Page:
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Death trap

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As monsoon sweeps the country, it is once again raining death on pothole-ridden roads. Thousands of people continue to lose their lives every year in accidents caused due to poor condition of roads and highways. Why are our roads turning deadlier with every passing year?

BY IMRAN MIRZA

It was only the first spell of monsoon showers last month when, Mangala Thakre, a lady in her mid-thirties lost her life while riding pillion with her brother, Suraj Kalsarpe on a bike in Nagpur, Maharashtra. The siblings fell down on the road when their bike hit a newly formed pothole in the midst of a busy road. Mangala succumbed to her injuries while Suraj was seriously injured. But this is not an isolated incident. Stories such as these start pouring across newspapers and television channels during monsoon when the country sees a sudden mushrooming of potholes across national and state highways, and arterial roads within cities, turning them into virtual death traps for motorists.
 

According to the report Road Accidents in India, 2011, by the ministry of road transport and highways, a total of 1,42,485 people had lost their lives due to road accidents. Of these, nearly 1.5 per cent or nearly 2,200 fatalities were due to poor condition of roads.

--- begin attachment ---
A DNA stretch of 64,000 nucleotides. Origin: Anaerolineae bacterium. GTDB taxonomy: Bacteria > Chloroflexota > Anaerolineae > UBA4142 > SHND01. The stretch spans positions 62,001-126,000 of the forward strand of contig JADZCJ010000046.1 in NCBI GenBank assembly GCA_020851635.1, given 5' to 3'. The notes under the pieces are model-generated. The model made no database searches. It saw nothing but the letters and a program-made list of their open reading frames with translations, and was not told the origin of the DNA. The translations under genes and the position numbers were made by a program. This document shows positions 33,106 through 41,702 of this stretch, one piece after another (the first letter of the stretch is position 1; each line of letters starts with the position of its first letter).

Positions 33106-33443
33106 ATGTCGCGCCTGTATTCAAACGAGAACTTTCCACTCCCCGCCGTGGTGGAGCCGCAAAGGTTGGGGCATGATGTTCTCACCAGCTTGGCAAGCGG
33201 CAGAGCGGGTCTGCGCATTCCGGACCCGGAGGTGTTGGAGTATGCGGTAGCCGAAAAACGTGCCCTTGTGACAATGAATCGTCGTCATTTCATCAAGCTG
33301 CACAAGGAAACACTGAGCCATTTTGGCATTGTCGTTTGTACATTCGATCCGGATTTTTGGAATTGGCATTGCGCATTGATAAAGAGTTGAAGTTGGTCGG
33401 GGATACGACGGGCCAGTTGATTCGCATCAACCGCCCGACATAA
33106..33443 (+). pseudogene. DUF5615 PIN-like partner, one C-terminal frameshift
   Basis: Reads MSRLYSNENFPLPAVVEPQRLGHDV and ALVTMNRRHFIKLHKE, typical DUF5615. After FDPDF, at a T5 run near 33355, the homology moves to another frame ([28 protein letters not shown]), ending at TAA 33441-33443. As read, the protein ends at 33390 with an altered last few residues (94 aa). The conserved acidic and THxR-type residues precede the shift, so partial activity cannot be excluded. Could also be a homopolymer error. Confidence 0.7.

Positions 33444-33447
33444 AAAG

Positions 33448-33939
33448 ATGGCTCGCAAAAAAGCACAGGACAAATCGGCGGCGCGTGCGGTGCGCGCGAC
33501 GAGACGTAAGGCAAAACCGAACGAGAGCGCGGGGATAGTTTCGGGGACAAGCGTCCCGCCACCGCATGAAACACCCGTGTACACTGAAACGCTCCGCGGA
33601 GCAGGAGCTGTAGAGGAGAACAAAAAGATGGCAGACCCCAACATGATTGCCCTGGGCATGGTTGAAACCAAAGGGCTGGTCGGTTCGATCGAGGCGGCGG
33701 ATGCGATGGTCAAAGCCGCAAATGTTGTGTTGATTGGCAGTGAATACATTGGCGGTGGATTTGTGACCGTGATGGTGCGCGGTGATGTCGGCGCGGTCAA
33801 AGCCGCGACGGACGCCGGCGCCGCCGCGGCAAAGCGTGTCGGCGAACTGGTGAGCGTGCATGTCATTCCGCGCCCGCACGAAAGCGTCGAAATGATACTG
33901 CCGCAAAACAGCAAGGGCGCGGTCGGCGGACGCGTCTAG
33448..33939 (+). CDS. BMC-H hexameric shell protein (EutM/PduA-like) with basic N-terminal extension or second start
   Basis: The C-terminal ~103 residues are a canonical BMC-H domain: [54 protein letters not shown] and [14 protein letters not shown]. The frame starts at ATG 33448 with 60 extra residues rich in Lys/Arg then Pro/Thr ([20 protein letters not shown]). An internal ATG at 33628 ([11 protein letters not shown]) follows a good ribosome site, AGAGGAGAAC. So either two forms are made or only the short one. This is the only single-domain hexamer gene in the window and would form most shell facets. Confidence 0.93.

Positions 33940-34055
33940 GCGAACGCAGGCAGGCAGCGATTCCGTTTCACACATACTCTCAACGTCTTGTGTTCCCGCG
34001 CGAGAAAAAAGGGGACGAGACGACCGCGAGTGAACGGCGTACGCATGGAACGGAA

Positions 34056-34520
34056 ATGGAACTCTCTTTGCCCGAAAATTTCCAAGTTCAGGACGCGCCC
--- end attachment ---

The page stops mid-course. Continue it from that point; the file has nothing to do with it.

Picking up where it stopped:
The figures have been steadily growing by 10 to 15 per cent in the past decade. During monsoon, the number of accidents spike up as the condition of roads deteriorates further. However, the official numbers hardly reveal the gravity of the situation. Experts believe the actual number of deaths due to bad roads to be much higher at around 10,000 per year as most accidents do not get reported. “There is hardly any accountability. There is to bad roads in India, no one to monitor the real cause behind the accidents in such cases. The police generally put the blame on negligence on part of drivers, even when the real cause behind the accident is bad roads,” says Harman Singh Sidhu from ArriveSafe, an NGO that works towards road safety.

Besides the fatalities, there are thousands of incidents where victims have been seriously injured and left permanently disabled for life. The government is not unaware of the situation. “We do not yet have a proper mechanism to know the real number of deaths due to bad roads. It’s all based on the cases registered by the police. There might be many incidents that go unreported,” revealed a source from the ministry of road transport and highways, on condition of anonymity.

Indeed, proper reporting of accidents is an issue. A report on Road Traffic Injury Prevention in India reveals that there is a lack of formal reporting agreements and sharing of information between police, hospitals and other agencies. Many smaller accidents such as non-fatal skids and falls due to bad roads are not reported to the cops. Late hospital deaths due to complications of traffic-related injuries are usually reported as death due to other causes in death certificates. Even victims do not feel the need to report injuries in accidents caused due to poor road conditions, unless it’s serious.